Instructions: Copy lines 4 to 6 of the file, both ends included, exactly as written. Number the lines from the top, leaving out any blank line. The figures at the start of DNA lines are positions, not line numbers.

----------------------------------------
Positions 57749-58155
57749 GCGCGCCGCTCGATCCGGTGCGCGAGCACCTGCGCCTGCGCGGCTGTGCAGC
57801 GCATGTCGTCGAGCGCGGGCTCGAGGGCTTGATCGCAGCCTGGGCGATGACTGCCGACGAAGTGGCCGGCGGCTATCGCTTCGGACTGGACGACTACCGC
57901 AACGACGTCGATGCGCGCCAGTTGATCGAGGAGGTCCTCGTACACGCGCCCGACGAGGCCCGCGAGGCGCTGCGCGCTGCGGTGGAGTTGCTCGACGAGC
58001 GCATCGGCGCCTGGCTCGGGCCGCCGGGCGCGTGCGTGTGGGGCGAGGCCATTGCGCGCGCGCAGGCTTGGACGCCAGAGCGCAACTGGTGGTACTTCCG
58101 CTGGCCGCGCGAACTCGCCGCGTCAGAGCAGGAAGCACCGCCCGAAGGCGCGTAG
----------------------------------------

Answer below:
57901 AACGACGTCGATGCGCGCCAGTTGATCGAGGAGGTCCTCGTACACGCGCCCGACGAGGCCCGCGAGGCGCTGCGCGCTGCGGTGGAGTTGCTCGACGAGC
58001 GCATCGGCGCCTGGCTCGGGCCGCCGGGCGCGTGCGTGTGGGGCGAGGCCATTGCGCGCGCGCAGGCTTGGACGCCAGAGCGCAACTGGTGGTACTTCCG
58101 CTGGCCGCGCGAACTCGCCGCGTCAGAGCAGGAAGCACCGCCCGAAGGCGCGTAG